SOMETIMES SCIENTIFIC opinion on health and safety issues reverses itself, so that a product once considered dangerous for human consumption will turn out to have been relatively risk-free... and vice versa. But the growing mountain of evidence that smoking cigarettes is bad for you seems to be unbudgeable -- and it is getting more so every year as additional evidence is piled on. That is the nub of the matter, and it's what you need to remember as the ashtrays start flying in this year's annual exchange of abuse between the friends and foes of cigarette smoking.
The occasion for the melee was the release the other day of a mammoth new surgeon general's report on smoking and health, which came 15 years after the first report of the surgeon general on this subject, and many thousands of reserch papers later. For smokers and for the tobacco industry, the news was bad: The evidence grows ever less tentative and ever more demonstrable that cigarette smoking does serious and, all too often, mortal damago to the human body. In effect, this new report, which compiled the work that has been done since the 1964 report was made, was, predictably, subjected to some kind of preemptive attack by the stalwarts at the Tobacco Institute. They disparaged it as a rehash and and dwelt on what they called an idiosyncratic excess of zeal on the part of anti-smoker, HEW Secretary Joseph Califano.
Tobacco partisans had already revealed their absolute unwillingness to entertain a conclusion inimical to the industry's interests when they dismissed the bad news in a report of a 14-year, $15-million research project on smoking and health that had been conducted by a committee of the American Medical Association with tobacco-industry funds. They have, in other words, long since debased the currency of their own arguments, so that their assaults on other aspects of the federal government's anti-smoking campaign cannot be taken seriously. We do not conclude from this that the government's effort is wise in every respect, only that the industry and friends have forfeited an important opportunity they might have seized somewhere along the line to help guide that effort in intelligent, prudent ways.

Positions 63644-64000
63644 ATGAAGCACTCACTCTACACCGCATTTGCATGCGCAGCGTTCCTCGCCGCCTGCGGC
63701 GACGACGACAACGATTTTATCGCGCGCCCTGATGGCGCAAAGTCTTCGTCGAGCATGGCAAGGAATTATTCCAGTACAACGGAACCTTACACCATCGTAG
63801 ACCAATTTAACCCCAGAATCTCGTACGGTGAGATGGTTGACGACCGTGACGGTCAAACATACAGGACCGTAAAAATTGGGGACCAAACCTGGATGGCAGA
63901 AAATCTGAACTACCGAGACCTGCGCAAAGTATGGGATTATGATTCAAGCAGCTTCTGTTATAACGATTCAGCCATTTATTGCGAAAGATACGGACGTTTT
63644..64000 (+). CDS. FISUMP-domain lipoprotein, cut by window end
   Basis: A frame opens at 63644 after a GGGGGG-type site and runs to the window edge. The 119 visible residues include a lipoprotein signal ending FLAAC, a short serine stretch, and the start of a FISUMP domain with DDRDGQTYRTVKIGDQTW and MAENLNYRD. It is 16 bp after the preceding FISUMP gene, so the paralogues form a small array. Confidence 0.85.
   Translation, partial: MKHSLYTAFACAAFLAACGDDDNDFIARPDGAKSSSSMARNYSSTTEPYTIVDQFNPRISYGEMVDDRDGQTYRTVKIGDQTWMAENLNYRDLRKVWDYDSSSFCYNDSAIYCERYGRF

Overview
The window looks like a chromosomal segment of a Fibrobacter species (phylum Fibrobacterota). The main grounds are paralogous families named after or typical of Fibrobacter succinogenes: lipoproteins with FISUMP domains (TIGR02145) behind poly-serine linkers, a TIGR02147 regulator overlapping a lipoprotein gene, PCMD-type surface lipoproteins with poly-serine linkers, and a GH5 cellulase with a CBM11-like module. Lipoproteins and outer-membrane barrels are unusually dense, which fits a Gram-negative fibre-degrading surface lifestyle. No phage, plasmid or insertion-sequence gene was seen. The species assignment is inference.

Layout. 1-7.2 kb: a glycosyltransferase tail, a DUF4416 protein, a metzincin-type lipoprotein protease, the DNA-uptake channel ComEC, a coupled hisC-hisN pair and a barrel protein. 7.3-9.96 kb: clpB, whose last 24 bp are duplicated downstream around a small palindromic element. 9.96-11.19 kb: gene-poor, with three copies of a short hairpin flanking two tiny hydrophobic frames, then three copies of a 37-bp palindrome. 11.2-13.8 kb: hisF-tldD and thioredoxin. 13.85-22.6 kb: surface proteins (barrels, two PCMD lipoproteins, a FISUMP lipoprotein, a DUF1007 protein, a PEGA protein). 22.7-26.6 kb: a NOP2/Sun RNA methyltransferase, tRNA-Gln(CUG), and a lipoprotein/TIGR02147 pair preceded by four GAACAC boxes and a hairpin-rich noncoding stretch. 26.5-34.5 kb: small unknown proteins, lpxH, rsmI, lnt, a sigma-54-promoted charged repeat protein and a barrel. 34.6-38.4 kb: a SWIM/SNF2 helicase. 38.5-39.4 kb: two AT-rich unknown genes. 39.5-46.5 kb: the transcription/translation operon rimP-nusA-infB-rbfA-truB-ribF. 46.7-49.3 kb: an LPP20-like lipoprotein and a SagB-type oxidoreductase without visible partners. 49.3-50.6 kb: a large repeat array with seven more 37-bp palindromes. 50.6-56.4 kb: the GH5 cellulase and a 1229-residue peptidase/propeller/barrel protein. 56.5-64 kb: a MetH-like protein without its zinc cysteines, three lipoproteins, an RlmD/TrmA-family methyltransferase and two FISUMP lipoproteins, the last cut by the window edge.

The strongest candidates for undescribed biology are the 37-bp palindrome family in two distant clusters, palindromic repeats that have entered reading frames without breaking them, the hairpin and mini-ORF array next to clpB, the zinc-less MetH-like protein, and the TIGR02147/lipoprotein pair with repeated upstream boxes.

The the government should not remain neutral on the question of cigarette smoking seems self-evident and beyond argument to us. And Mr. Califano, given his particular responsibilities, is surely right in making the health effects of smoking an HEW issue. But the techniques the federal government should employ in trying to discourage cigarette smoking are not sself-evident at all. Some extremely delicate questions of government's proper role in the individual's affairs and of economic pressure and dislocation are raised. These, not the propriety of Mr. Califano's concern or the validity of the medical-research results, are what the tobacco industry would be worrying about and addressing itself to -- if it were even a little bit serious about trying to resolve this thing in a humane, responsible, public-spirited way.